Joe Cocker died Dec. 22 of lung cancer. He was 70 years old.
Cocker is mostly known for his gravelly voice, unusual spastic performing style and a string of big hits in the 70s and 80s (“You Are So Beautiful” and “Up Where We Belong”), and of course his incendiary version of “A Little Help From My Friends” at Woodstock. He was also known to be the target of a spot-on hilarious parody by John Belushi.
Back in the day, Cocker was almost as legendary for his heavy drinking and heroin use as he was for his music. Ironic that the alcohol and drugs didn’t kill him … lung cancer did. His good friend George Harrison also died of lung cancer several years ago.
Of course, not that it completely matters, and I hesitate to even go here .. but he did smoke (and this blog is about the dangers of tobacco), though he says he quit in 1991. Here is a passage from a 2000 newspaper interview (and a surprisingly large part of this article is about Joe’s smoking):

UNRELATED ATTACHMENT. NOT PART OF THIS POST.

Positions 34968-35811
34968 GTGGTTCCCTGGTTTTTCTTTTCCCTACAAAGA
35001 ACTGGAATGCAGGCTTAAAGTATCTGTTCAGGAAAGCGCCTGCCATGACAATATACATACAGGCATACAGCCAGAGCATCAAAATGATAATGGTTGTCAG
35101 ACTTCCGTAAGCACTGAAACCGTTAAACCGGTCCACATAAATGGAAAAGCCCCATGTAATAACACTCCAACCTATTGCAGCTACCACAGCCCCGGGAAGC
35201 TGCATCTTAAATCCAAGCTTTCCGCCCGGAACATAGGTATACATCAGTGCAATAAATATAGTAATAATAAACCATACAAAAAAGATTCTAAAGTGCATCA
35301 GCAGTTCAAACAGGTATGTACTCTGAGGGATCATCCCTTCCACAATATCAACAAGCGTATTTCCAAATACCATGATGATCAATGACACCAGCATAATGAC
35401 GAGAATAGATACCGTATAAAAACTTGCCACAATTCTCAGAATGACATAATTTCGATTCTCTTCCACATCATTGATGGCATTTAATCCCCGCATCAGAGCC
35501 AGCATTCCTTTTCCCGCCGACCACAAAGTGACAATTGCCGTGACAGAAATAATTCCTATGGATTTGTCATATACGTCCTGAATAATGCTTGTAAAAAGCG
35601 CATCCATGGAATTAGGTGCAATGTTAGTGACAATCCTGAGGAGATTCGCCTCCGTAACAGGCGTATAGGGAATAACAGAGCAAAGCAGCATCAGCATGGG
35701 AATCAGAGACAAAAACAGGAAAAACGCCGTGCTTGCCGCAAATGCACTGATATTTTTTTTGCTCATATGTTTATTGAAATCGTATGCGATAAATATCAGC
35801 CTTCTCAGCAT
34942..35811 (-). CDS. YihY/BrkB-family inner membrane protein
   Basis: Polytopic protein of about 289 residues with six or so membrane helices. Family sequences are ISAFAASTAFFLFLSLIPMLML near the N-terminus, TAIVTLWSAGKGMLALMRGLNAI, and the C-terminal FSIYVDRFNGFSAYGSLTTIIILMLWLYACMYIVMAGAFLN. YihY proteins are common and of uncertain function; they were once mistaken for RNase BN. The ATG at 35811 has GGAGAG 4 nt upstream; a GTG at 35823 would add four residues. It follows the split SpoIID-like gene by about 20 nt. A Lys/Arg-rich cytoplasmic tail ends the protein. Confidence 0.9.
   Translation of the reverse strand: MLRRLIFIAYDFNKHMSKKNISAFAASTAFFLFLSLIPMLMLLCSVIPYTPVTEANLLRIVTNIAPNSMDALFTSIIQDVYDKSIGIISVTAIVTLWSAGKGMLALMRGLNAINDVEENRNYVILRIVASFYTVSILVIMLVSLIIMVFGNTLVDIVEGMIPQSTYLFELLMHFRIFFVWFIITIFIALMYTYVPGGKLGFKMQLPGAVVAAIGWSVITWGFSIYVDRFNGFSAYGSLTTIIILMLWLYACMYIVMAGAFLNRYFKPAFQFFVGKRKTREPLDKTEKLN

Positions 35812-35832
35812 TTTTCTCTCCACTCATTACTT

Joe Cocker in his prime must have made Joe Camel proud.
“I used to smoke about 40 a day at one time — cigarettes,” says the blue-eyed British growler, the clarifier hinting at a past full of ingestible vices.
Some left marks on a voice already famous for texture. A typical Cocker hit — 1969’s Feelin’ Alright, 1975’s You Are So Beautiful, 1990’s When the Night Comes — sounded heart-wrenching and pipe-wrenching, too. That style, a throat full of soul, turned r&b and rock covers into classics.
But a fine line separates nicely ravaged from shot. Cocker, who opens for Tina Turner on Wednesday at the National Car Rental Center, didn’t want to cross that line if he planned to keep singing.
“I quit [smoking] about nine years ago,” says the Sheffield, England, native, “and that’s made a world of difference.”
I hope Joe and John are sharing a Guinness together right now.